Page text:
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    But God also made a promise to Adam and Eve to send a savior so how can he desire to destroy mankind yet also send a savior? Did he only intend to save Adam and Eve and the righteous dead? Because in one sense God promised a savior to Adam and Eve and in another sense he repented of his decision to make mankind and wanted to destroy them all. I mean had God not found Noah righteous none of us would be alive or saved today. It's just kind of mindblowing.


    I mean if it was in God's plan all along to save Noah than why did God for one brief moment want to destroy him and all of mankind too?
     
  8. Dave L

    Dave L Well-Known Member Supporter

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    Scripture answers your questions. Noah found grace as did all believers of all time. It was part of God's eternal purpose to save a few and damn the rest.
     
  9. Neostarwcc

    Neostarwcc Eternal life is a free gift. Amen. Supporter

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    But wasn't Noah and his family the only people on Earth that God found righteous? So that means that all of mankind today are not only descendants of Adam and Eve but Noah as well. I mean why did God find Noah and his family righteous? Surely other people believed in the true God and creator of the universe. There has to be another reason that God was like "Kill all humans" (why did that make me think of bender from futurama? Lol) one second and then he was like wait! There's still like 4 righteous humans left! Okay ill warn them about the flood and tell them to build an arc. It just makes no sense. I mean why did God even repent at all? What's the point in God repenting?
     
  10. Sorn

    Sorn Active Member

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    God does not change from the perspective that he is unaffected by the passing of time, he does not age or get sick etc. He also does not change his personality. However that does not precluded him changing his mind. There may well be many paths open to him to reach his end goals or objectives.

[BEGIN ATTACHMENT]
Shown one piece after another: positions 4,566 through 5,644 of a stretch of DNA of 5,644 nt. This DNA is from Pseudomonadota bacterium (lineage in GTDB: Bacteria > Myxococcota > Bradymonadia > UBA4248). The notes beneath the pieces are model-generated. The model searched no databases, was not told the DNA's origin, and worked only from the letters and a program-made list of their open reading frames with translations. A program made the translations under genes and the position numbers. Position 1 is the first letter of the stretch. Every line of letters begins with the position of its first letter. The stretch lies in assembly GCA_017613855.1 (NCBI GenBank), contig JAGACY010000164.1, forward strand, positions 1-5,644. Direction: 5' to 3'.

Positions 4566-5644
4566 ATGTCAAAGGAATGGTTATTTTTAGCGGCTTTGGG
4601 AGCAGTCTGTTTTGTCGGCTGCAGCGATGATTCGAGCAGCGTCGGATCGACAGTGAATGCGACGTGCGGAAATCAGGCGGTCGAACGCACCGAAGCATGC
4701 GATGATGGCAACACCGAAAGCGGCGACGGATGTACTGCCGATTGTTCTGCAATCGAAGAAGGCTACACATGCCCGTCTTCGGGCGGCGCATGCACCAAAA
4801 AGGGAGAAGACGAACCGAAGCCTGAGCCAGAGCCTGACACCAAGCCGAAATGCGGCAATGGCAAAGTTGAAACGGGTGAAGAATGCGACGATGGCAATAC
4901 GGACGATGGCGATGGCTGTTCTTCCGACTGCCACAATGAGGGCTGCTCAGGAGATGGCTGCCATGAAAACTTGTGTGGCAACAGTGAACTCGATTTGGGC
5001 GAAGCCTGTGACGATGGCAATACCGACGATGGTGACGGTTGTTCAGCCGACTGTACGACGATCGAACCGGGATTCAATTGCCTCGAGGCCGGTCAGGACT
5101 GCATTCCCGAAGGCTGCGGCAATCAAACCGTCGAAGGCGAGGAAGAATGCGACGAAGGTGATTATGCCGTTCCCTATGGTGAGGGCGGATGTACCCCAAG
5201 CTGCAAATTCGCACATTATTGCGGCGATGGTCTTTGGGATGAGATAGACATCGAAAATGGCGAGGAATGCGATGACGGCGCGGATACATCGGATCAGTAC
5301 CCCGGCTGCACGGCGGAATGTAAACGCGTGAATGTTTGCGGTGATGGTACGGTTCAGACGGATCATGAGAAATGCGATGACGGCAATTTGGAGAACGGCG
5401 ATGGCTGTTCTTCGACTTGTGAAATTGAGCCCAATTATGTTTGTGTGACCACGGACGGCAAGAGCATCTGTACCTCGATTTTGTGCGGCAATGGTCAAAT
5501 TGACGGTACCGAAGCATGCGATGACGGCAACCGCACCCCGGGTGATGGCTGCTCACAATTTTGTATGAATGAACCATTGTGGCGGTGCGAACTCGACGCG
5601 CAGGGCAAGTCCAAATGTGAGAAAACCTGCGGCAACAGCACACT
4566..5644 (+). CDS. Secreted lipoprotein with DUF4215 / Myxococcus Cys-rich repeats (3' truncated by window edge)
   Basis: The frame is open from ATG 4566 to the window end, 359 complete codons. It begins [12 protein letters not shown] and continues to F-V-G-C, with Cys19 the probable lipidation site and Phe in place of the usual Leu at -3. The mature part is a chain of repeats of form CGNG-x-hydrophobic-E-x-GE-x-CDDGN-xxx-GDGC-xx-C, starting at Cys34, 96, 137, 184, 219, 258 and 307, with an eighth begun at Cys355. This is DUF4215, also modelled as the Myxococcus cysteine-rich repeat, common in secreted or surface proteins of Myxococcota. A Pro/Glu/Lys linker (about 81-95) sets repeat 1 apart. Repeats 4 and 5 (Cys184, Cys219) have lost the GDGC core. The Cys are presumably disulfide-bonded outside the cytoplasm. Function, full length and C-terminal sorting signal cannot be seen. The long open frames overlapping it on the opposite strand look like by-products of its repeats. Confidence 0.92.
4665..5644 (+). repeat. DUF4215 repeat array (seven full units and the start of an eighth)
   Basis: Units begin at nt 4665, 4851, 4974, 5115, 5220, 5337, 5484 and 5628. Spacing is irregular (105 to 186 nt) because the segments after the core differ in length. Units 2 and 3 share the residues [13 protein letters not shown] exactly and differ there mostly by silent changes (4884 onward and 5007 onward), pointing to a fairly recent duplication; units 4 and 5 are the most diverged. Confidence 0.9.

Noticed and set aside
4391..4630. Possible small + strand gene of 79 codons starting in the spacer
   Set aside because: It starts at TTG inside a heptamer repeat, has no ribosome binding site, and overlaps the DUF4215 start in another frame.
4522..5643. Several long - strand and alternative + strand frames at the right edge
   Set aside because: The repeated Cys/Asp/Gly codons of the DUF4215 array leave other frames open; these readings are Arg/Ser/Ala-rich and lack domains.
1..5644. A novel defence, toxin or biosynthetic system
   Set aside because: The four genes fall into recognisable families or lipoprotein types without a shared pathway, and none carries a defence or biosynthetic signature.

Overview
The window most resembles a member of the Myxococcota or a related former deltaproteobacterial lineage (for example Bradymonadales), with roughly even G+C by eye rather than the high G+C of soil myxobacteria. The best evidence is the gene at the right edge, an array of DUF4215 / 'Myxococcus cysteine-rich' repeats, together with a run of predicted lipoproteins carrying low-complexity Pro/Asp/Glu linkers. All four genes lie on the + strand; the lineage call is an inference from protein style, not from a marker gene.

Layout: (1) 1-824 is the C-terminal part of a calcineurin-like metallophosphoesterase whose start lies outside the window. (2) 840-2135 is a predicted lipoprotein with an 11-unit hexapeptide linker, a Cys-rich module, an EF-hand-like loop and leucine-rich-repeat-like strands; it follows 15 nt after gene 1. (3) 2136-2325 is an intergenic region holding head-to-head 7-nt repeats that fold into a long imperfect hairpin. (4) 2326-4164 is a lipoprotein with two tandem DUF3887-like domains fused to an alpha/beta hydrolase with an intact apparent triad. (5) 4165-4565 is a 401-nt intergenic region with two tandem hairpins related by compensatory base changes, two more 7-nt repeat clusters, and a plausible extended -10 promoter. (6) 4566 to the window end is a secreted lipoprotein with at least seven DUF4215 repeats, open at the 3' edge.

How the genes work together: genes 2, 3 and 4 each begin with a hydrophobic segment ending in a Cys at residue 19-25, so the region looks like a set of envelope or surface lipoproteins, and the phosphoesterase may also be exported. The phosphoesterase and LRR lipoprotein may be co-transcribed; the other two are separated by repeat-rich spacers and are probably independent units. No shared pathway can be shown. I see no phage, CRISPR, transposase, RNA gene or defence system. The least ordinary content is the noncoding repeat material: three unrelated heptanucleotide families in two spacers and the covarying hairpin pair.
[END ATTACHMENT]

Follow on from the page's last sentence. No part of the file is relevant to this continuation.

So he may decide to go down a different path to what he intended but still achieve his goals.
     
  11. RaymondG

    RaymondG Well-Known Member

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    "8 Jesus Christ the same yesterday, and to day, and for ever."

    Those who believe that God changes his mind, must also fear that their plan of salvation could change......making null and void everything they believe for their future.....for it is only a mind change away from being wrong....
     
  12. _Dave_

    _Dave_ Active Member Supporter

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    Gen 6:7-8 And the LORD said, I will destroy man whom I have created from the face of the earth; both man, and beast, and the creeping thing, and the fowls of the air; for it repenteth me that I have made them. But Noah found grace in the eyes of the LORD.

    I don't see where in the first few verses in Genesis 6 the text tells us that God decided something and then changed his mind.

    If you follow the antecedent for the pronoun "them" you'll notice that the wickedness that was in the earth is what God intended to destroy. But, all along that did not include Noah.

    It could be paraphrased as: I will destroy everything that has become wicked, Noah, except for you and your immediate family because you are not wicked.
     
  13. Dave L

    Dave L Well-Known Member Supporter

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    “But Noah found grace in the eyes of the Lord.” (Genesis 6:8) (KJV 1900)
     
  14. Halbhh

    Halbhh The wonder and awe of "all things" Supporter

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    Over and over in scripture we learn that there really are genuine choices, and that God will indeed deal with us according to those choices.

    While after that cleansing, He promised not to use a flood again....He did not say He won't ever intervene again to destroy.

    And that's not just a small thing at times, we see when we hear the warning much later in time in Malachi:

    (though verse 6 is the ultimatum to humankind, I think it helps to read all 6 verses of this short chapter) --